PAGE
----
Perhaps downhill and cross-country skiers don't face the fate of potters, typesetters and saddlers, but their situation is certainly unclear.
Global warming is making it difficult to organize sporting tournaments, but it's an even greater threat to small local clubs. Meanwhile, Big Sport is taking the lead in climate hypocrisy.
The solar system has some strange stuff in it. Learning how it ended up that way can tell us where we're going.
- A new model of Saturn's atmosphere might finally explain how a bizarrely shaped storm developed there.
- The model produced a polygonal storm system similar, but not identical to, that observed on Saturn.
- The findings may shed light on the formation of the solar system.
Why this matters on Earth<span style="display:block;position:relative;padding-top:56.25%;" class="rm-shortcode" data-rm-shortcode-id="7e7df6b85fb3b8a7883f31d905d6c2fa"><iframe type="lazy-iframe" data-runner-src="https://www.youtube.com/embed/DB08Hhldg5s?rel=0" width="100%" height="auto" frameborder="0" scrolling="no" style="position:absolute;top:0;left:0;width:100%;height:100%;"></iframe></span><p> Figuring this out can also help shed light on Saturn's formation as, by extension, the formation of the solar system. As Yadav <a href="https://phys.org/news/2020-10-d-formation-hexagon-storm-saturn.html" target="_blank" rel="noopener noreferrer">explains</a>:</p><p>"From a scientific point of view, the atmosphere is really important in determining how quickly a planet cools. All these things you see on the surface, they're basically manifestations of the planet cooling down and the planet cooling down tells us a lot about what's happening inside of the planet. The scientific motivation is basically understanding how Saturn came to be and how it evolves over time."<br> </p><p>Understanding how the solar system came into being can help us not only understand how other star systems might work but also help us determine how our solar system, including Earth, will change in the future. So even if you don't have to worry about a hexagonal storm anytime soon, you may someday benefit from the attempt to understand how such a thing could ever exist. </p>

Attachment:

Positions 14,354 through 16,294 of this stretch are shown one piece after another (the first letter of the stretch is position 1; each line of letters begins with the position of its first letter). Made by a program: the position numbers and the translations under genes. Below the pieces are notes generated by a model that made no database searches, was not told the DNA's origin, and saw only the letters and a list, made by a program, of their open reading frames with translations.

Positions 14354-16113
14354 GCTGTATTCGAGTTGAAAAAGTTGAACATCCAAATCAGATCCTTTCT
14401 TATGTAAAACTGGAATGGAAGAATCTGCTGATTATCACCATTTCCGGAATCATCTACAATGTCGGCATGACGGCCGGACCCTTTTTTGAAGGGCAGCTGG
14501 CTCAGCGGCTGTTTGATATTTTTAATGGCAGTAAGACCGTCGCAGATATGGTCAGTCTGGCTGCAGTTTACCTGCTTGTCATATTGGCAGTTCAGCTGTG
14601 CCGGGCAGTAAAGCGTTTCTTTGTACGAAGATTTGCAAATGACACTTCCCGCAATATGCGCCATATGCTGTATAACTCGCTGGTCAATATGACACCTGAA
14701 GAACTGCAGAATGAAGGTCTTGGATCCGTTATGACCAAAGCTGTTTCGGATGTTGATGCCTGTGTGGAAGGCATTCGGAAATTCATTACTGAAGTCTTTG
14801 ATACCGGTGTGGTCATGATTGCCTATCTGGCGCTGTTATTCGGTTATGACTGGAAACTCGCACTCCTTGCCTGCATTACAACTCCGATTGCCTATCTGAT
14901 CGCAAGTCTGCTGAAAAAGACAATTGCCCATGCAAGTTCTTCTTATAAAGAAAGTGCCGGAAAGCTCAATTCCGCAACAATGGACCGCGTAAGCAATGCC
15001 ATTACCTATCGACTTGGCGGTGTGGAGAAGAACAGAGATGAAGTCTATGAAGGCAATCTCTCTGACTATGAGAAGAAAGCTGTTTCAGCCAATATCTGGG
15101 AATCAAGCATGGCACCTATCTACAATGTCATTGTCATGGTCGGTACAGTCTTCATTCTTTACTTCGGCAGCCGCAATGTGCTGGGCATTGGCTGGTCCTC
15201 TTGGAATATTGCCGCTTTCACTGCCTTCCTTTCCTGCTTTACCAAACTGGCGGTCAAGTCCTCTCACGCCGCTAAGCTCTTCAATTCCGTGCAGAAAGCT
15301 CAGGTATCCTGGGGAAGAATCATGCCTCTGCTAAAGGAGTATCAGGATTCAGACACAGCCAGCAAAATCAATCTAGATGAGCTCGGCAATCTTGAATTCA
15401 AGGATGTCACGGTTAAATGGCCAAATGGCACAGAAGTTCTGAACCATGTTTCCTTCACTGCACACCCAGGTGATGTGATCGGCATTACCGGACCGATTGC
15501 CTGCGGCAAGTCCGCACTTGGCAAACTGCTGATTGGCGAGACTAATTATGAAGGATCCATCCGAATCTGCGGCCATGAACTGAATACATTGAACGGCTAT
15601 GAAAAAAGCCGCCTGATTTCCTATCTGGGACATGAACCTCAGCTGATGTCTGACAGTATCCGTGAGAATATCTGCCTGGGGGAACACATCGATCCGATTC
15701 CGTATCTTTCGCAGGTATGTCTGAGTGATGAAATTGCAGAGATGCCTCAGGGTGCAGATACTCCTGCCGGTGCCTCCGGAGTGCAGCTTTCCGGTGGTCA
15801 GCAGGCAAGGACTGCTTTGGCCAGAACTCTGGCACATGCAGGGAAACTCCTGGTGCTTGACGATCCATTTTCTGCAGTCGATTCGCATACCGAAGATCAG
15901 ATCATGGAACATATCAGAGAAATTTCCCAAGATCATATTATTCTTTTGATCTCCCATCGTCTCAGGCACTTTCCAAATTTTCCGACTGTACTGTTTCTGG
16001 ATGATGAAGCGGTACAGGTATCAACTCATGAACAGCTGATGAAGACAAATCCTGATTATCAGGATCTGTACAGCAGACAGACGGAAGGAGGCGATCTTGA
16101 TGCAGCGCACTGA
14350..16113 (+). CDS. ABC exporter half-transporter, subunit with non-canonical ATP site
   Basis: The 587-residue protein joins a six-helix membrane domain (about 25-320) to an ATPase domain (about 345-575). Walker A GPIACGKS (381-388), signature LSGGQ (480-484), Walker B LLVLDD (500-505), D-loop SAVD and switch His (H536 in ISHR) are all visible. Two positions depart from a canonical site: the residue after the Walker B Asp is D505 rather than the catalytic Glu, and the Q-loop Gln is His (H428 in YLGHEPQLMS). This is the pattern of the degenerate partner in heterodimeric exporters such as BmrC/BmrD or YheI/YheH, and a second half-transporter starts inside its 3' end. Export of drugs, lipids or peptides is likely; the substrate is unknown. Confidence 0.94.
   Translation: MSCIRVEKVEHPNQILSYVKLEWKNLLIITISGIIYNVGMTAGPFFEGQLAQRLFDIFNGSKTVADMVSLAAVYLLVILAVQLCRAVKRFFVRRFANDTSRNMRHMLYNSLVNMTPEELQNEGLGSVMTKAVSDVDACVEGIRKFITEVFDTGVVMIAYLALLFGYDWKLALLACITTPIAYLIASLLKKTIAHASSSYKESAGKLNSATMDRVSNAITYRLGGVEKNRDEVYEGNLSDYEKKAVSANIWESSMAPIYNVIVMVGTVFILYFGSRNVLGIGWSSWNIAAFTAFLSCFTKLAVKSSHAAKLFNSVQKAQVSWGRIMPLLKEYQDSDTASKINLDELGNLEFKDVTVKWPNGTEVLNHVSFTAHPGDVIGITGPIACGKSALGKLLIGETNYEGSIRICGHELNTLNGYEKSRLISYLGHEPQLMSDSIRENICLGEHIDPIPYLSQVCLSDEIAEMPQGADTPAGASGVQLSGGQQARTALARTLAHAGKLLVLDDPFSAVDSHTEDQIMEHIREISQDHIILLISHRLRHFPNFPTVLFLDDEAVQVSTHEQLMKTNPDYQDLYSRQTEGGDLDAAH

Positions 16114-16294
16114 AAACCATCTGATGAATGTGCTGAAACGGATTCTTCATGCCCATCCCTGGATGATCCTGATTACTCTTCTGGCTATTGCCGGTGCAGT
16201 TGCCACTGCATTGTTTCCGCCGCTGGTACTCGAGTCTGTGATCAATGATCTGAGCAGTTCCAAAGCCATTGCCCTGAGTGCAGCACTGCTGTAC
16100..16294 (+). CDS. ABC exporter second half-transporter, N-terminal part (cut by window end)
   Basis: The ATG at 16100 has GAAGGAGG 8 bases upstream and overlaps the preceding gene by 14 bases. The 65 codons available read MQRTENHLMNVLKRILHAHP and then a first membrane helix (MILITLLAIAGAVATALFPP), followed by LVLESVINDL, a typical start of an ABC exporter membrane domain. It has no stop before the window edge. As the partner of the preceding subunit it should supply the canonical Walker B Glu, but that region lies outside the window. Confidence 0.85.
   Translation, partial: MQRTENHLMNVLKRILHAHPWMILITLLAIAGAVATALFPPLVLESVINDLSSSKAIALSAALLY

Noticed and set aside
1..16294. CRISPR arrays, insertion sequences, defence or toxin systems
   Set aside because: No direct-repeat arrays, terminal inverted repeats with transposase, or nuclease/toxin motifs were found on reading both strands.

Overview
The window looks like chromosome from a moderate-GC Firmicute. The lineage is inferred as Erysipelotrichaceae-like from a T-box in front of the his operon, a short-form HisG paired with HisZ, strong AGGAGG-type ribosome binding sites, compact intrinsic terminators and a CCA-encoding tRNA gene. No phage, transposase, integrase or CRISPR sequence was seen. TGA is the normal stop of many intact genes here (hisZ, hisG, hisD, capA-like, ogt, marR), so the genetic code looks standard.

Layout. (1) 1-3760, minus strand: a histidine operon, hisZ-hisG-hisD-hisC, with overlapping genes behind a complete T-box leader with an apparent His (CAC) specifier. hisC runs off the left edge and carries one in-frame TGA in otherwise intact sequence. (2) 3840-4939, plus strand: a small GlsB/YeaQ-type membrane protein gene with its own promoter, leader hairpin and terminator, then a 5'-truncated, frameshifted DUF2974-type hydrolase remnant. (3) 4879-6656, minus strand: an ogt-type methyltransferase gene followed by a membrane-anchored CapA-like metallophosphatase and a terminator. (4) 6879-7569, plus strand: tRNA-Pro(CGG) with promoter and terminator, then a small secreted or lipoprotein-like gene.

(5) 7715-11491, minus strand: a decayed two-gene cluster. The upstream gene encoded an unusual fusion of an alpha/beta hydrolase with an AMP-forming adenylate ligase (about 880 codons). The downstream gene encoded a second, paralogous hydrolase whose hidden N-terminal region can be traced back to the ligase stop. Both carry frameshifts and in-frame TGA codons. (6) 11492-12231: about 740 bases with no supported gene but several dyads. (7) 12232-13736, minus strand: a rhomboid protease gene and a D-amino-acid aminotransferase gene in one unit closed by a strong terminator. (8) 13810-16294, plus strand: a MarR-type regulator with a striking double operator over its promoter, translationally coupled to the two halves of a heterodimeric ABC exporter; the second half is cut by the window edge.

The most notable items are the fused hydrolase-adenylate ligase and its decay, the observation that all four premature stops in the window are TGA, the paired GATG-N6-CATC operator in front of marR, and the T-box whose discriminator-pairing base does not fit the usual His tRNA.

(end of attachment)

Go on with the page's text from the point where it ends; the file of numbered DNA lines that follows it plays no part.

A large-scale study from King's College London explores the link between genetics and sun-seeking behaviors.
- There are a number of physical and mental health benefits to sun exposure, such as boosted vitamin D and serotonin levels and stronger bones.
- Addictions are multi-step conditions that, by definition, require exposure to the addictive agent and have also been proven to have a genetic factor. Countless people are exposed to addictive things, but not all become addicted. This is because of the genetic component of addiction.
- This large-scale study explores the link between sun-seeking behaviors and the genetic markers for addiction.